40,000-year-old severed wolf’s head discovered in Siberia

Clay Curtis
June 12, 2019

The head of a giant Pleistocene wolf was discovered in the Abyisky district in the north of Yakutia in July 2018 as recently released footage shows.

The snarling beast with its brain intact was found preserved in permafrost in the Yakutia region on Siberia.

The head was found on the Tirekhtyakh river by locals hunting for lucrative mammoth tusks in the remote Siberian region of Yakutia previous year. That's about half the size of a modern wolf's body, which can range from 26 inches (66 cm) to 34 inches (86 cm) long, according to The Siberian Times.

The reason for the wolf's head being detached is unknown, although scientists said it is unlikely to have been a trophy of a hunter as mankind only arrived in this part of northern Russian Federation around 32,500 years ago.

The predator with a thick "mammoth-like" coat and impressive fangs seems to have been larger than today's Siberian wolves.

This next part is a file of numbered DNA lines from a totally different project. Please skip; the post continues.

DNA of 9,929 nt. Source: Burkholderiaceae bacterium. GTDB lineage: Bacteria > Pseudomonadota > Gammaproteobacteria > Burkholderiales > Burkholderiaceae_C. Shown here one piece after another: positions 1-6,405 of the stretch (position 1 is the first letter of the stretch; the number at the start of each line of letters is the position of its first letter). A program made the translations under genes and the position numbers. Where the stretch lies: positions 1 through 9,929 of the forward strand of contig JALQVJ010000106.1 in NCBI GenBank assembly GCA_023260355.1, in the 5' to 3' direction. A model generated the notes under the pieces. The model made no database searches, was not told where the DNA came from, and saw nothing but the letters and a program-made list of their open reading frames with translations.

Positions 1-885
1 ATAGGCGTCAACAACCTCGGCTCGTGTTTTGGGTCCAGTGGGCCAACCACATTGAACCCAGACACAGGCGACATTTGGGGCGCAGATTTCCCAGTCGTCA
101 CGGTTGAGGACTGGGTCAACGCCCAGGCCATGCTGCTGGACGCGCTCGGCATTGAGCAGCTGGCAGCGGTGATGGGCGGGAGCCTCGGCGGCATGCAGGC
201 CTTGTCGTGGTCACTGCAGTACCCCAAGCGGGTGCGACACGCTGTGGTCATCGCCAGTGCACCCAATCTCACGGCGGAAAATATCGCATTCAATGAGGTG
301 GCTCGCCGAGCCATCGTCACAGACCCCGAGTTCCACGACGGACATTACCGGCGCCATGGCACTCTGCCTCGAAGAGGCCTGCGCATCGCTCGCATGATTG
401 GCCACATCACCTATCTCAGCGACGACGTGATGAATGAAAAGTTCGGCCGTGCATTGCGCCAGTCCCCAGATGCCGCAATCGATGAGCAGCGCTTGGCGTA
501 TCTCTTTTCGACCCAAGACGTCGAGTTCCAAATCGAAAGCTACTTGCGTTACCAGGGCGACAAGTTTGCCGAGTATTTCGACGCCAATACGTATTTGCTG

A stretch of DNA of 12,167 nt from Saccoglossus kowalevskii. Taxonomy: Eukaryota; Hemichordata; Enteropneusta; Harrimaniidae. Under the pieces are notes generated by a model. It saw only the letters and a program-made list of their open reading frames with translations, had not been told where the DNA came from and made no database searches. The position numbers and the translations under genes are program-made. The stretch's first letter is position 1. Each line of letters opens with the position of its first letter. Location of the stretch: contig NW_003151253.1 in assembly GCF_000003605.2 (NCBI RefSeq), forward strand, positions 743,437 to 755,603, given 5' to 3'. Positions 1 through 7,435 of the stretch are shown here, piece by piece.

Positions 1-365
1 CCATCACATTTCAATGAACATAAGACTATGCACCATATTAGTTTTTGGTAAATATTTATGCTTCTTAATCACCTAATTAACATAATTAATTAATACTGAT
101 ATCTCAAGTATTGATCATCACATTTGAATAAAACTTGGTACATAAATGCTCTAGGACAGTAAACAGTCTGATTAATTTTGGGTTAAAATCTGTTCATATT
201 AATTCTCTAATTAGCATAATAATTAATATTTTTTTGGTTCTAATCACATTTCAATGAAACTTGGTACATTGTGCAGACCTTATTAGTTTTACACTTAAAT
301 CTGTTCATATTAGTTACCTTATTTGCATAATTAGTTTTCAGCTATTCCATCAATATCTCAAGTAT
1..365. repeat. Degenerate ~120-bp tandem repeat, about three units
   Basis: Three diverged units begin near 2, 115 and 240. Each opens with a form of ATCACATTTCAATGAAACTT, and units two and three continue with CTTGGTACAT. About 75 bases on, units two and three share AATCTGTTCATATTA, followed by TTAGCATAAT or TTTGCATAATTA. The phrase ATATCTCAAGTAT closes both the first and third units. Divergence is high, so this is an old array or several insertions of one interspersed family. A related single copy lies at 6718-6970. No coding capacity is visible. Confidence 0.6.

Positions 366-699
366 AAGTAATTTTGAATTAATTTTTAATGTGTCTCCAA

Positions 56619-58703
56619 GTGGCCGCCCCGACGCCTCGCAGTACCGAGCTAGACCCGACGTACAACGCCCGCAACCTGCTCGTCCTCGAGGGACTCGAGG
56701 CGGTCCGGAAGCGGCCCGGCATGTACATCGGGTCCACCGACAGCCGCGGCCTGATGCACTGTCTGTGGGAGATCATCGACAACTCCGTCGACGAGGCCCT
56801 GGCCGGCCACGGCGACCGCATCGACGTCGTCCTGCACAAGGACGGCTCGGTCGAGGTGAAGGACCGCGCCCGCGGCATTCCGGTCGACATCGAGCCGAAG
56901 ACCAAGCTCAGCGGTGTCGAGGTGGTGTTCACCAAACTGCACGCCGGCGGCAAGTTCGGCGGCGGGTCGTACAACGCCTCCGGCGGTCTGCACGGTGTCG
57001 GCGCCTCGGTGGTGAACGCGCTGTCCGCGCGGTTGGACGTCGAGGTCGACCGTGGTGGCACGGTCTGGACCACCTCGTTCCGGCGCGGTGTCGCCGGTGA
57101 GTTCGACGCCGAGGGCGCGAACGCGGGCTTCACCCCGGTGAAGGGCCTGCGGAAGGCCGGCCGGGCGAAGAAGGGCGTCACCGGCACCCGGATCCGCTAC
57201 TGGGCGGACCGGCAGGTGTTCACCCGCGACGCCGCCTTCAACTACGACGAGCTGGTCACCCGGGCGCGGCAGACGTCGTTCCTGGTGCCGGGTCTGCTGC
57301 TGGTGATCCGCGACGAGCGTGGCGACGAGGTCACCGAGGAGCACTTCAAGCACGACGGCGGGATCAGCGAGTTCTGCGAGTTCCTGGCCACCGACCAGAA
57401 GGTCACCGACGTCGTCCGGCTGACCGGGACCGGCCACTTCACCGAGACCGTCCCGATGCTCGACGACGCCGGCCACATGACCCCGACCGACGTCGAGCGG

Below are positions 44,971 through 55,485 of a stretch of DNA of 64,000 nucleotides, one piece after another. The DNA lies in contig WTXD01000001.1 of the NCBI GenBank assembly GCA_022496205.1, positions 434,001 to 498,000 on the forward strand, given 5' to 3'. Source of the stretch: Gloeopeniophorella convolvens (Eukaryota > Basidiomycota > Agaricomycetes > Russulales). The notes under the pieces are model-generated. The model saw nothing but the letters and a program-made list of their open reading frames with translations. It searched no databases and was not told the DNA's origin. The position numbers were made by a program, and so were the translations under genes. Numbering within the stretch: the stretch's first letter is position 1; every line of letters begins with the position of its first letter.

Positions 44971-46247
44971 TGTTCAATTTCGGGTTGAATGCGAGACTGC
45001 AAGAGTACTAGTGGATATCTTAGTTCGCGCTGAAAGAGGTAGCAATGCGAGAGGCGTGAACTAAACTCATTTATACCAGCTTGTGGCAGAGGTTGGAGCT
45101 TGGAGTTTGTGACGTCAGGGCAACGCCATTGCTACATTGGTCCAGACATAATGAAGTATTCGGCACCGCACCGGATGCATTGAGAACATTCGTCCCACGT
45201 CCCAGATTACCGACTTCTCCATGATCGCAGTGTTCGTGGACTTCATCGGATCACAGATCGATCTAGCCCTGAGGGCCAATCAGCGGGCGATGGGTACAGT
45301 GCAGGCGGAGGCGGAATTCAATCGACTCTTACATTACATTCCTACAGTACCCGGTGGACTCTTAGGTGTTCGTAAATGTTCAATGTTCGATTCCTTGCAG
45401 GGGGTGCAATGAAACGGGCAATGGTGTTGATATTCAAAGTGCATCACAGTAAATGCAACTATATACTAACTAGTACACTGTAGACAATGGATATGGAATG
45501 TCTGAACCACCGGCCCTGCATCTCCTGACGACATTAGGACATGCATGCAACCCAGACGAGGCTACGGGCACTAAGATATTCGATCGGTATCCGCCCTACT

It is reportedly the first ever remains of a fully grown Pleistocene wolf with tissue this well preserved.

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As The Siberian Times is reporting, this is the first time any intact part of a full-sized Pleistocene wolf has been found and - boy oh boy - is this head intact.

The animal's teeth incredibly remain in tact, Photo / NAO Foundation / Naoki Suzuki.

Protopopov says that the head will have its brain scanned, with a team at the Swedish Museum of Natural History in Stockholm preparing to analyse its DNA.

Albert Protopopov, director of the department, told CNN that while frozen wolf cubs had been unearthed in the past, the discovery of an adult wolf's head was novel.

Earlier this year, scientists announced the discovery of liquid blood and urine within the frozen remains of a 42,000-year-old foal, also preserved in permafrost.

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